Takeaway: If you have the suspicion that you're doing too much, you're in the right place. In this post, I'll explain signs you may be doing too much and how you can stop taking on too much.
We live in a society that values being busy. In order to keep up, we find ourselves constantly hustling, grinding, and working.
Of course, there is nothing inherently wrong with being busy. Staying occupied has benefits, such as allowing us to be involved with many different passions and providing a healthy distraction.
However, packed schedules can start to feel overwhelming after a while. On one hand, you feel the need to make time for everything--but part of you may also start to wonder if you’re trying to do too much.
The fact that you’re asking yourself this question is telling.
It can be difficult to admit that you’re struggling to keep up. With that being said, it’s important to acknowledge and honor your needs.
In this article, we’ll cover some signs that you may be taking on too much--and what to do about it.
Let’s dive in.
On one hand, having a full calendar can be a good thing. It can make you feel productive, and it can be nice always knowing what’s coming next.
However, when your schedule is so packed that you have to plan every little thing down to the minute, you may be trying to do too much.
Having back-to-back appointments in your calendar leaves little room for error. If a meeting runs over or you hit traffic on your commute, your entire schedule could suffer. This creates a domino effect that can feel detrimental when your schedule is tight.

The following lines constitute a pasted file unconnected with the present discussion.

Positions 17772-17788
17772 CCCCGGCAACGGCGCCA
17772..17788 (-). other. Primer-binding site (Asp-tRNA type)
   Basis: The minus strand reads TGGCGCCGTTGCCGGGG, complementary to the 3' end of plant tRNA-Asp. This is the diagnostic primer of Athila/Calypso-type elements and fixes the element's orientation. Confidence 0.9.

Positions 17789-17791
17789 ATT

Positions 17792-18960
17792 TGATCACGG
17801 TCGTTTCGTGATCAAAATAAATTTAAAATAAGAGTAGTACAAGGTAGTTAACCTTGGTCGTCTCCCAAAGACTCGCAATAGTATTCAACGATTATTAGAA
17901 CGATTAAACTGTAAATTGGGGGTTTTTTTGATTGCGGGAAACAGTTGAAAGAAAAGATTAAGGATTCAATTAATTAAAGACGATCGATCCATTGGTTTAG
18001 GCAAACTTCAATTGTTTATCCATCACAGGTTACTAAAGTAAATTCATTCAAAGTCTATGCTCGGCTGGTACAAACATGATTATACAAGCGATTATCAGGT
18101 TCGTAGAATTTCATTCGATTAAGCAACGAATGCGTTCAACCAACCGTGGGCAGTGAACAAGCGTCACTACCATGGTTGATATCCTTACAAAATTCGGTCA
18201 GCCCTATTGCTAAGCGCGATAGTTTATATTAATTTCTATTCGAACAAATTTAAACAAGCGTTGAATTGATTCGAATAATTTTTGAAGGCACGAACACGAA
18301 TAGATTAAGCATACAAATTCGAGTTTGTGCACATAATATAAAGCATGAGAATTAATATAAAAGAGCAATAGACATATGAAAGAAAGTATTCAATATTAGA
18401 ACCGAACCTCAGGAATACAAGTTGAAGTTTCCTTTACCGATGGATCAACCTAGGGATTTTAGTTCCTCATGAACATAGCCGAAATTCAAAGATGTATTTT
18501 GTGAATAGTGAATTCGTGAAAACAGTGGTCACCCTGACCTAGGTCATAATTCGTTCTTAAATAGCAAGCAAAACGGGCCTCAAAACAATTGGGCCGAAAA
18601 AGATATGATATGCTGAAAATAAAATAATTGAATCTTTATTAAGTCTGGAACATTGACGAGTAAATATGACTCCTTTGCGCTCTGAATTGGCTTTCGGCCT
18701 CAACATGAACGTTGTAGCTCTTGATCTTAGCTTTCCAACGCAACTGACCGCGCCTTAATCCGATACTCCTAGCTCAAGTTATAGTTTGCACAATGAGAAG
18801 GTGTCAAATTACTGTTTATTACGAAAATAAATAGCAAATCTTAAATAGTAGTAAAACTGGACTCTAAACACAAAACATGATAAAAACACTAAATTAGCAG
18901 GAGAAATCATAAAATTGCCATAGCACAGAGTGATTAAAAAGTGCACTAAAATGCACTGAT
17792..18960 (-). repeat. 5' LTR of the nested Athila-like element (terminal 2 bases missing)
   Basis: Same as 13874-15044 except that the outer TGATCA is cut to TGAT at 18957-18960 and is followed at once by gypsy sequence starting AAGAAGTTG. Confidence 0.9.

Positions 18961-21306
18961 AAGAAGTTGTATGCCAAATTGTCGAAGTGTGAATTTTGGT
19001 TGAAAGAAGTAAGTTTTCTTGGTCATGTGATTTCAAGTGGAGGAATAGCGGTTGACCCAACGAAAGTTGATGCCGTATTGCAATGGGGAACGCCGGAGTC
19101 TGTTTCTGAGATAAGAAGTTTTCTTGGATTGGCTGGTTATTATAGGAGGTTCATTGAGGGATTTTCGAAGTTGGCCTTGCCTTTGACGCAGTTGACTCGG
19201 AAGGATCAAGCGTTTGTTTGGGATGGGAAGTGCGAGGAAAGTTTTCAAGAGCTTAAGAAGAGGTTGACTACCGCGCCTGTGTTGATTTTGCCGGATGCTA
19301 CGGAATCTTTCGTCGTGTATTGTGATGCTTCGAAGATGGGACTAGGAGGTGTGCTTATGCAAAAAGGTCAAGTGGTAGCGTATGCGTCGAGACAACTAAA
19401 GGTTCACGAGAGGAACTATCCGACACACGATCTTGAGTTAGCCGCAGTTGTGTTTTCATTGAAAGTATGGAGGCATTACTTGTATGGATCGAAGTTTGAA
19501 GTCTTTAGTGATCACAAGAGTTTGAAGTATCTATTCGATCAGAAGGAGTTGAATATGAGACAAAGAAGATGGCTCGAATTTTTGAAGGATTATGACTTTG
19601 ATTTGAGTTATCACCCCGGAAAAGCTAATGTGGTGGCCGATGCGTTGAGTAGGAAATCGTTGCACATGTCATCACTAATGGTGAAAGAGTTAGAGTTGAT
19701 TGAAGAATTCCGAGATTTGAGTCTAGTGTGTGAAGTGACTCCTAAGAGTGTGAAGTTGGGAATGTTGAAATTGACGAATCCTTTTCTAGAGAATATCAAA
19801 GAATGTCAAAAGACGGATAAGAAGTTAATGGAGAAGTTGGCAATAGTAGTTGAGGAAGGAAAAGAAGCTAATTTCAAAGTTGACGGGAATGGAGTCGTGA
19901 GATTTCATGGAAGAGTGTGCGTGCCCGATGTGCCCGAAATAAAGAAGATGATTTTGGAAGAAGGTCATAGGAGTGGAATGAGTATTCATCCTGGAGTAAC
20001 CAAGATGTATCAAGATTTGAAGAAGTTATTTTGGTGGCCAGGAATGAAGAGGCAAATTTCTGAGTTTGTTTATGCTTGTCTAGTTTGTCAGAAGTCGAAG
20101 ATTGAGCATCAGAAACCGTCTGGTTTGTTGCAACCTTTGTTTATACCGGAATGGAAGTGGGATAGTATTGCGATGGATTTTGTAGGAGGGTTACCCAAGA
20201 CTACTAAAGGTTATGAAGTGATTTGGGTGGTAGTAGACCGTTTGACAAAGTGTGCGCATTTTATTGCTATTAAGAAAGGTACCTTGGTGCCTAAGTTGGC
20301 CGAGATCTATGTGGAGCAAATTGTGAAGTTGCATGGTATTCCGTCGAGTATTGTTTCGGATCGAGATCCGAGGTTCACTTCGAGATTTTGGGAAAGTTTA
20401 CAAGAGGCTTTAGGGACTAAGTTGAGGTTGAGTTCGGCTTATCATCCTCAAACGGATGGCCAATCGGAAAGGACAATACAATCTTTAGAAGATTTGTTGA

If the stress of a full calendar is starting to weigh on you, it may be time to consider a different approach.
These feelings are all warning signs that you may be doing too much.
Overwhelm can present itself when your schedule is overflowing with appointments and responsibilities. As a result, you may be constantly thinking about what you have to do next, making it difficult to focus on the task at hand.
This constant expenditure of your mental energy can be stressful. When you’re stressed for a long period of time, you’re at risk for burnout, leaving you feeling completely exhausted and depleted.
If any of these experiences sound like you, it’s time to seriously consider that you may be taking on too much.
It’s okay to be busy as long as you have the opportunity to unwind and enjoy hobbies, spend time with loved ones, and relax.
However, feeling too exhausted to do any of those things is a sign that you may be doing too much.
Everyone needs the chance to come down from the stress associated with the tasks of our day-to-day lives. If you find that you’re stuck in a constant state of stress without being able to unwind, it may be time to reevaluate.
In addition to mental and emotional exhaustion, you may start to notice physical symptoms when you’re piling too much on your plate. Feelings of tiredness, muscle tension, headaches, and stomach issues can all be physical manifestations of stress.
It’s important to speak with your medical provider if you have concerns about your symptoms. However, keep in mind that our minds and bodies are intimately connected--if your mind is stressed, your body will be too.